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Imput'st thou that to my default, or will
Of wandering, as thou call'st it, which who knows
But might as ill have happened thou being by,
Or to thyself perhaps? Hadst thou been there,
Or here the attempt, thou couldst not have discerned
Fraud in the Serpent, speaking as he spake;
No ground of enmity between us known
Why he should mean me ill or seek to harm.
Was I to have never parted from thy side?
As good have grown there still, a lifeless rib.
Begin as I am, why didst not thou, the Head,
Command me absolutely not to go,
Going into such danger, as thou saidst?
Too facile then, thou didst not much gainsay,
Nay, didst permit, approve, and fair dismiss.
Hadst thou been firm and fixed in thy dissent,
Neither had I transgressed, nor thou with me.”

To whom, then first incensed, Adam replied:-
"Is this the love, is this the recompense
Of mine to thee, ingrateful Eve, expressed
Immutable when thou wert lost, not I-
Who might have lived, and joyed immortal bliss,
Yet willingly chose rather death with thee?
And am I now upbraided as the cause
Of thy transgressing? not enough severe,
It seems, in thy restraint! What could I more? 1170
I warned thee, I admonished thee, foretold
The danger, and the lurking Enemy
That lay in wait; beyond this had been force,
And force upon free will hath here no place.
But confidence then bore thee on, secure
Either to meet no danger, or to find
Matter of glorious trial; and perhaps
I also erred in overmuch admiring
What seemed in thee so perfect that I thought

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No evil durst attempt thee. But I rue
That error now, which is become my crime,
And thou the accuser. Thus it shall befall
Him who, to worth in woman overtrusting,
Lets her will rule: restraint she will not brook;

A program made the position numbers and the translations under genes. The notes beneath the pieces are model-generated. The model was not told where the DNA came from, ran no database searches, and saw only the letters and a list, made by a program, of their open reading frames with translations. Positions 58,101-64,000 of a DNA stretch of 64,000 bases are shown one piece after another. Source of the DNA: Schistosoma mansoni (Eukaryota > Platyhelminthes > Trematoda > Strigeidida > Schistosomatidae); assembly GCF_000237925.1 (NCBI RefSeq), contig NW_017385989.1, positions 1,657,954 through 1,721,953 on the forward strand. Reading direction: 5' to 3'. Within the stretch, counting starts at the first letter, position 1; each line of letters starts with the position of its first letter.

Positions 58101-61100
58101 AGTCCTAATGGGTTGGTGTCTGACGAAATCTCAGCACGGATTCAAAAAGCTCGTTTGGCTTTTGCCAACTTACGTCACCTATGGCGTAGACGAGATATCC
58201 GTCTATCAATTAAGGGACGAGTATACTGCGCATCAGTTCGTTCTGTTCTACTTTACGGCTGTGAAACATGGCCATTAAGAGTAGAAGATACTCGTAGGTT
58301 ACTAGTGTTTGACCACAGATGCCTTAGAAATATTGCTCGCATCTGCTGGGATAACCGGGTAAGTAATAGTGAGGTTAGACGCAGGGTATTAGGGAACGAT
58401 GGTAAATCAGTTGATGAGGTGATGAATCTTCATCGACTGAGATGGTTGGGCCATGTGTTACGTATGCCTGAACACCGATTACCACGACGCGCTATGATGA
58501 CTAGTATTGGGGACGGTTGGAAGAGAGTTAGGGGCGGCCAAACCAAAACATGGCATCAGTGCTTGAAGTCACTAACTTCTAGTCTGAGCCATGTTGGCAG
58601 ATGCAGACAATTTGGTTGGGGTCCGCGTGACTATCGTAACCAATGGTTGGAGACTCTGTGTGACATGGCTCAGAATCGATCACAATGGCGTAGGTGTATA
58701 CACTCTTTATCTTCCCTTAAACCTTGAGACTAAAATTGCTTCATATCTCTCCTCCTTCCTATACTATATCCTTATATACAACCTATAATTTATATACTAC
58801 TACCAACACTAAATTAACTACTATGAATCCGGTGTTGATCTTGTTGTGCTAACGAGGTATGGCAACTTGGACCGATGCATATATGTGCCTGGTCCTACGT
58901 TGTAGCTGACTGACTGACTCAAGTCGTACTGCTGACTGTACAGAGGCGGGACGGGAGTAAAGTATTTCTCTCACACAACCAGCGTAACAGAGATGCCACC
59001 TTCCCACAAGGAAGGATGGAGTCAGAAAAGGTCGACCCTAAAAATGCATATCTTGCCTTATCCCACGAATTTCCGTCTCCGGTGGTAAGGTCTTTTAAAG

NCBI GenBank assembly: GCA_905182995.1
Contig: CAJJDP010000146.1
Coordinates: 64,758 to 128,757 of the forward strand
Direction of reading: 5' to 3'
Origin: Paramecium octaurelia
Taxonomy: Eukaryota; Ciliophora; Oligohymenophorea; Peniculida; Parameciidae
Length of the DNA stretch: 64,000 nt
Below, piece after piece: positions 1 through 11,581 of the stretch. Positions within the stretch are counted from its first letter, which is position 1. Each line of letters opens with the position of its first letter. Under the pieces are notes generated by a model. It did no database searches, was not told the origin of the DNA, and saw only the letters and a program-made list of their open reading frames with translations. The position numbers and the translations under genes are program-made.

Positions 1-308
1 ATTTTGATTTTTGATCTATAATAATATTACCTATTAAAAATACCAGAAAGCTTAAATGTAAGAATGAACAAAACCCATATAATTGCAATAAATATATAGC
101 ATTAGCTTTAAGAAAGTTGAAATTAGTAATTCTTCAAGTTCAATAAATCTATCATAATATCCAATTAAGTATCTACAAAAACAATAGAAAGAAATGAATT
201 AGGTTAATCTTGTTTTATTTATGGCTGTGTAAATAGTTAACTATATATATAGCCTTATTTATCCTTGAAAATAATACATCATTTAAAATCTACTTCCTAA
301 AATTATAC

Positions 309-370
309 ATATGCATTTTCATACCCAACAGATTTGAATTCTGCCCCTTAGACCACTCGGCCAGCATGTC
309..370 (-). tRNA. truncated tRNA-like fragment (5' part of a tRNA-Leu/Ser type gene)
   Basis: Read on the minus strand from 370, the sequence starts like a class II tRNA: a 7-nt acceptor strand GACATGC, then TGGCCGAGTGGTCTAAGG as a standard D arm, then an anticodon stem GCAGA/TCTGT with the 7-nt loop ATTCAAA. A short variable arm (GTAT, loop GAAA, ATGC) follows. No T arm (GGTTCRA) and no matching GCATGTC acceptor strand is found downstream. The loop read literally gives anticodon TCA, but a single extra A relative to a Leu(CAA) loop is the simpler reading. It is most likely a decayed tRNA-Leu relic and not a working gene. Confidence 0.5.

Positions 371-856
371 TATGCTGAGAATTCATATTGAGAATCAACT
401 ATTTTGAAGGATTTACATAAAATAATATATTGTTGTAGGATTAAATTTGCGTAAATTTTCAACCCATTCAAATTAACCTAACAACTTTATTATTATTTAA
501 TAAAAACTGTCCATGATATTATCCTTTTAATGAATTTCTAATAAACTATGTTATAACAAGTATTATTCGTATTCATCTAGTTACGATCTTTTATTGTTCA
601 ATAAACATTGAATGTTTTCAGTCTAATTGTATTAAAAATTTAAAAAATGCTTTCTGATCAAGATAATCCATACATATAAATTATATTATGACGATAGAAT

And, left to herself, if evil thence ensue,
She first his weak indulgence will accuse."

Thus they in mutual accusation spent
The fruitless hours, but neither self-condemning;
And of their vain contest' appeared no end.

BOOK X

THE ARGUMENT Man's transgression known, the guardian Angels forsake Paradise, and return up to Heaven to approve their vigilance, and are approved; God declaring that the entrance of Satan could not be by them prevented. He sends his Son to judge the Transgressors; who descends, and gives sentence accordingly; then, in pity, clothes them both, and reascends. Sin and Death, sitting till then at the gates of Hell, by wondrous sympathy feeling the success of Satan in this new World, and the sin by Man there committed, resolve to sit no longer confined in Hell, but to follow Satan, their sire, up to the place of Man: to make the way easier from Hell to this World to and fro, they pave a broad highway or bridge over Chaos, according to the track that Satan first made; then, preparing for Earth, they meet him, proud of his success, returning to Hell; their mutual gratulation. Satan arrives at Pande monium; in full assembly relates, with boasting, his success against Man; instead of applause is entertained with a general hiss by all his audience, transformed, with himself also, suddenly into Serpents, according to his doom given in Paradise; then, deluded with a shew of the Forbidden Tree springing up before them, they greedily reaching to take of the Fruit, chew dust and bitter ashes. The proceedings of Sin and Death: God foretells the final victory of his Son over them, and the renewing of all things; but, for the present, commands his Angels to make several alterations in the Heavens and Elements. Adam, more and more perceiving his fallen condition, heavily bewails, rejects the condolement of Eve; she persists, and at length appeases him: then, to evade the curse likely to fall on their offspring, proposes to Adam violent ways; which he approves not, but, conceiving better hope, puts her in mind of the late promise made them, that her seed should be revenged on the Serpent, and exhorts her, with him, to seek peace of the offended Deity by repentance and supplication.

These were from without
The growing miseries; which Adam saw
Already in part, though hid in gloomiest shade,
To sorrow abandoned, but worse felt within,
And, in a troubled sea of passion tost,
Thus to disburden sought with sad complaint:

O miserable of happy! Is this the end

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Of this new glorious World, and me so late
The glory of that glory? who now, become